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Old 05-05-2008, 05:29 PM   #1
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Default Beersmith and IBUs

I use beersmith alot. Every recipe I do (partial mash) I enter it into beersmith no mater where the rtecipe comes from (BYO, Books, my own recipes, etc.). When I enter the recipes into Beersmith, and I do it exactly as given, or a closely as possible, I end up with beersmith giving IBUs about 20-30% less than what the recipe called for (boil volume, extract addidtion times). Sometimes I adjust the recipe so the IBUs match the original, sometimes I don't. Some of these are clones and it seems more often that if I leave it as is it is closer to the original. I can taste the difference. I know if I go to the hop bitterness tool and enter the parameters under "Rager" the IBUs are closer to the original recipe. Is there an adjustment I haven't found? I

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Old 05-05-2008, 05:31 PM   #2
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This is a good question. There are also differences between software programs.

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Old 05-05-2008, 05:58 PM   #3
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Are you doing full boils?

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Old 05-05-2008, 07:15 PM   #4
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I do full volume boils, and I understand how it affects utilization. What I always do is enter the original recipe then make adjustments.

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Old 05-05-2008, 07:27 PM   #5
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Quote:
Originally Posted by Proofman View Post
I do full volume boils, and I understand how it affects utilization. What I always do is enter the original recipe then make adjustments.
Why not just brew as printed? If you use exactly what they are using (amounts adjusted to account for differences in %AA of course) then you should then be getting what they intended. Once you have brewed a couple this way you can then use what ever program and say "Well BeerSmith says it is xx IBUs....I would like my next beer to be more bitter, say (xx+10) IBUS" and then just go for xx+10 IBUs as prescribed in BeerSmith. In other words, just choose a method/formula, stick to it, and calibrate your tastes to this. All these IBU ratings are just guesses anyway.
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Old 05-05-2008, 07:30 PM   #6
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Don’t get to hung up on the IBU numbers that you get out of the brewing software. They are estimations based on what other home brewers, who measured their IBUs, got. You may have to adjust the numbers based on previous experiences (achieved vs. desired bitterness level) that you had with your system.

There are a number of different formulas out there (Tinseth, Raeger, Garez, Ray Daniels ….) which will give you different IBU estimations. Chances are that the recipe was calculated with a different formula than you have selected in Beersmith. I suggest sticking with one formula and getting a feel for how far your IBU numbers are off from what you think the actual bitterness should be.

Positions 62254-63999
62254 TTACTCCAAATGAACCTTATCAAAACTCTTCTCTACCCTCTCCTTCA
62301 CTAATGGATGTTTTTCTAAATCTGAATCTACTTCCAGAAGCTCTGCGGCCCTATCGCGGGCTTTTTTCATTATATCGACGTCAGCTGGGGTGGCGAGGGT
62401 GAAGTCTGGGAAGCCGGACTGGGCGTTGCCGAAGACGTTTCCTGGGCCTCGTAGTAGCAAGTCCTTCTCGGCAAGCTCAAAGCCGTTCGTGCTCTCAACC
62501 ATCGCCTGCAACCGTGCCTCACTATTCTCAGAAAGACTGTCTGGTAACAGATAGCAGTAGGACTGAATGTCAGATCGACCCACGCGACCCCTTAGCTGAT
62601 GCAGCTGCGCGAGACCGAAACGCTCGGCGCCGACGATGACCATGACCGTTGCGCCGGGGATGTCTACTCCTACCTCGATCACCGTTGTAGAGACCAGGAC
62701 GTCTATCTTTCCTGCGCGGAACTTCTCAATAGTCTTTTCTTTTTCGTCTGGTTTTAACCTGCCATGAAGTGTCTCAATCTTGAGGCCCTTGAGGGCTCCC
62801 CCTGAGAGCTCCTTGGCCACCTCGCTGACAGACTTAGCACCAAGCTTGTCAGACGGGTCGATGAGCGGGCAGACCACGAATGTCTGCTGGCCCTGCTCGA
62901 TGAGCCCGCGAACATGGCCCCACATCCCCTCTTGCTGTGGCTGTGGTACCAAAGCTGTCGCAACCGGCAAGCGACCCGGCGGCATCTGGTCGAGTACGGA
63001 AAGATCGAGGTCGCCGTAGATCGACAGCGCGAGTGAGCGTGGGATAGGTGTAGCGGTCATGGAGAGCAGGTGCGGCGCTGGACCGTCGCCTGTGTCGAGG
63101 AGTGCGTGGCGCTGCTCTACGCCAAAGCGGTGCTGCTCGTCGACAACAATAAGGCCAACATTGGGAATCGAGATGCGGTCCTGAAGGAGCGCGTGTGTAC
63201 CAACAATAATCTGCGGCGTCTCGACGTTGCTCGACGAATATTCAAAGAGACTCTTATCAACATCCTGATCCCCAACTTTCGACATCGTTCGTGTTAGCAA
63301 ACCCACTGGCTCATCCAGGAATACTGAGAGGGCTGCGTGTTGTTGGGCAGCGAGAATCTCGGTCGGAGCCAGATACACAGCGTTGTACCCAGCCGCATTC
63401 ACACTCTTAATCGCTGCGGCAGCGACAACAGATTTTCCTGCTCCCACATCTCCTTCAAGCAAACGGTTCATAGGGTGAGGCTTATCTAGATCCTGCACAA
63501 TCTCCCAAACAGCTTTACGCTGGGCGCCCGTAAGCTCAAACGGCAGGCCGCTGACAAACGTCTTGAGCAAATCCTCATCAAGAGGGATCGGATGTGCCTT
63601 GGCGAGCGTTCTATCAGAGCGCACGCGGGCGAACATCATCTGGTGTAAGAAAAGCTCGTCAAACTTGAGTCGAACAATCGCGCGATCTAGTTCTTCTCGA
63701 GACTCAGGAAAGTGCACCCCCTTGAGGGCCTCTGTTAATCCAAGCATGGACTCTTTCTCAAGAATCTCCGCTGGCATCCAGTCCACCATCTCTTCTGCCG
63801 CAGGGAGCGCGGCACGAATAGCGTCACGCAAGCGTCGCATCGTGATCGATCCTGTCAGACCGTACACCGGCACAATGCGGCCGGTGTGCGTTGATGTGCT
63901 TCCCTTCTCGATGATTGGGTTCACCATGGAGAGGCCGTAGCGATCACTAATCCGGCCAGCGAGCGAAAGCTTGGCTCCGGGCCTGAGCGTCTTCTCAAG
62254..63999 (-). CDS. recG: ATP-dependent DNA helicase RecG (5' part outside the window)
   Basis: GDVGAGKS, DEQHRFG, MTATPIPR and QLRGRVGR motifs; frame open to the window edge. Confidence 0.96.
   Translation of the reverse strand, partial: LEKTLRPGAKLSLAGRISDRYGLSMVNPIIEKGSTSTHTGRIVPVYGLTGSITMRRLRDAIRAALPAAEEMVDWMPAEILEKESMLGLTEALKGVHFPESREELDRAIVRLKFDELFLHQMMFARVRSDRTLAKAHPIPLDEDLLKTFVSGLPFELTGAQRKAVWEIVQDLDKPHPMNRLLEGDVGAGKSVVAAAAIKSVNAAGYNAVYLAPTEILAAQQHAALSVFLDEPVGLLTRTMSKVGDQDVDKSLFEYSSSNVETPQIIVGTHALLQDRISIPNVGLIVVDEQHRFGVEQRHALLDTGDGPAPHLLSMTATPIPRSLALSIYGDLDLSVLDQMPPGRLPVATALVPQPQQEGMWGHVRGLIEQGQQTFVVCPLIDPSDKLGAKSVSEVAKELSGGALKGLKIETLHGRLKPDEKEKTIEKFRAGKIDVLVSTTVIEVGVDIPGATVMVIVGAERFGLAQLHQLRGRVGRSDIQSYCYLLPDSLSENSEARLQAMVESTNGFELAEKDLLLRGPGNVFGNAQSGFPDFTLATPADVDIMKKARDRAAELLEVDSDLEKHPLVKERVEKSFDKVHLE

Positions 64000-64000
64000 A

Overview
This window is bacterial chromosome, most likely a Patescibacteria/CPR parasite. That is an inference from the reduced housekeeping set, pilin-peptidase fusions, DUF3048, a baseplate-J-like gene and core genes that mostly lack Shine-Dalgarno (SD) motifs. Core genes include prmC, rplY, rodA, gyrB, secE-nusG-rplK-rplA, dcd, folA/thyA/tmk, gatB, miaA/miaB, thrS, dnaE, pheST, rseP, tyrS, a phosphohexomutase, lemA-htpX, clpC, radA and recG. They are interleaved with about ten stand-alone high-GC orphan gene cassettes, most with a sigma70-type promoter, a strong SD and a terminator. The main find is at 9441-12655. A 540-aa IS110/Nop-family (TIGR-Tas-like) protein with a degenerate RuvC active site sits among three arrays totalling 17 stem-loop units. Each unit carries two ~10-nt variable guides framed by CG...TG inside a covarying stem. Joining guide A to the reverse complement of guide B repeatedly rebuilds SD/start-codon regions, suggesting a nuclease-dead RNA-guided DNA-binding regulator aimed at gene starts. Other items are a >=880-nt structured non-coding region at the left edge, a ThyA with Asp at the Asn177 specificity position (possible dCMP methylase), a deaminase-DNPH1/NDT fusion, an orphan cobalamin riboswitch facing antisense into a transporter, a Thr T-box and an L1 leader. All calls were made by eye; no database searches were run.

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Old 05-05-2008, 07:48 PM   #7
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Don't get me wrong. I'm not getting hung up on the number. I was just wondering if there was something in the program I was missing. The only problem I had with this was when I did my own brown ale. I wanted something malty with low hop bitterness and I didn't take this topic into consideration. As a result, it was more bitter than I desired. But I still drank it all.

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Old 05-05-2008, 08:07 PM   #8
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Quote:
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I wanted something malty with low hop bitterness and I didn't take this topic into consideration. As a result, it was more bitter than I desired. But I still drank it all.


Happened to me on one of my early batches A SNPA clone that called for 37 IBU. I did the calculations and ended up with an almost undrinkably bitter batch. This is when I learned, that I have to shoot more towards 30 IBU when making a beer that should be as bitter as SNPA.

Later then I realized how flawed the bitterness estimation is. But once you know the limitations you can work with it fairly well.

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Old 05-05-2008, 10:51 PM   #9
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The real formula for utilization is a bit complicated (it's an asymptotic function that depends on wort composition, gravity and temperature), so software just uses approximations. That's one of the reasons you'll see people claiming 100+ IBU for beers, even though that is a very real limit if you are boiling at sea level or higher.

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Old 05-06-2008, 05:28 AM   #10
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Hi,
BeerSmith uses Tinseth by default which is great for full boil beers, but will give you a lower number than Rager. Many books and brewers traditionally used Rager because it was a bit easier to calculate. Rager is considered a bit better for partial boil batches. Some books and magazines also use a "flat" utilization of about 30% which is, quite frankly, not very accurate.

Personally I use Tinseth, as do most all grain and full boil brewers. It is a matter of preference.

You can adjust what formula is used in recipes from the "Bitterness" tab of the Options dialog (tools menu).

Cheers,
Brad

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